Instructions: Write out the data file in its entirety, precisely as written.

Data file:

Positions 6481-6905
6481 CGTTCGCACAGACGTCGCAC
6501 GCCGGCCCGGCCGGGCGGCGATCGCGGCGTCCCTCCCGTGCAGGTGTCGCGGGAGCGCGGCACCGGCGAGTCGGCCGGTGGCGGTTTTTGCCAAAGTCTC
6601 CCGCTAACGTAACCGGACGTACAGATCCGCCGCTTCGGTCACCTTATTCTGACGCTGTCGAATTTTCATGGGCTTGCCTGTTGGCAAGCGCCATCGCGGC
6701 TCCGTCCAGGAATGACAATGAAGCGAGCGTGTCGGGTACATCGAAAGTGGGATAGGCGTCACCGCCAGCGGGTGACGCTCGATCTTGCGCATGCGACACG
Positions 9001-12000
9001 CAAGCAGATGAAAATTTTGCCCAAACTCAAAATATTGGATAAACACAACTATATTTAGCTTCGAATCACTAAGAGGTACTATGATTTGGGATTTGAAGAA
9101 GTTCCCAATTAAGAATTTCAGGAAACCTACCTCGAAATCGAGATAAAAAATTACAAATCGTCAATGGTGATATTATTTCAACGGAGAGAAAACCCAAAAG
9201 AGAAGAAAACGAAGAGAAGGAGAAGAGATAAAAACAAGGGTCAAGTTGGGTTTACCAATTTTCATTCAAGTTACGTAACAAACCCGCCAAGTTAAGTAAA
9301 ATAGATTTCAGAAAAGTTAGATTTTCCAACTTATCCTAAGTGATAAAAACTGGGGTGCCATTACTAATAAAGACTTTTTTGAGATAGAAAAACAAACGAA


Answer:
Positions 6481-6905
6481 CGTTCGCACAGACGTCGCAC
6501 GCCGGCCCGGCCGGGCGGCGATCGCGGCGTCCCTCCCGTGCAGGTGTCGCGGGAGCGCGGCACCGGCGAGTCGGCCGGTGGCGGTTTTTGCCAAAGTCTC
6601 CCGCTAACGTAACCGGACGTACAGATCCGCCGCTTCGGTCACCTTATTCTGACGCTGTCGAATTTTCATGGGCTTGCCTGTTGGCAAGCGCCATCGCGGC
6701 TCCGTCCAGGAATGACAATGAAGCGAGCGTGTCGGGTACATCGAAAGTGGGATAGGCGTCACCGCCAGCGGGTGACGCTCGATCTTGCGCATGCGACACG
Positions 9001-12000
9001 CAAGCAGATGAAAATTTTGCCCAAACTCAAAATATTGGATAAACACAACTATATTTAGCTTCGAATCACTAAGAGGTACTATGATTTGGGATTTGAAGAA
9101 GTTCCCAATTAAGAATTTCAGGAAACCTACCTCGAAATCGAGATAAAAAATTACAAATCGTCAATGGTGATATTATTTCAACGGAGAGAAAACCCAAAAG
9201 AGAAGAAAACGAAGAGAAGGAGAAGAGATAAAAACAAGGGTCAAGTTGGGTTTACCAATTTTCATTCAAGTTACGTAACAAACCCGCCAAGTTAAGTAAA
9301 ATAGATTTCAGAAAAGTTAGATTTTCCAACTTATCCTAAGTGATAAAAACTGGGGTGCCATTACTAATAAAGACTTTTTTGAGATAGAAAAACAAACGAA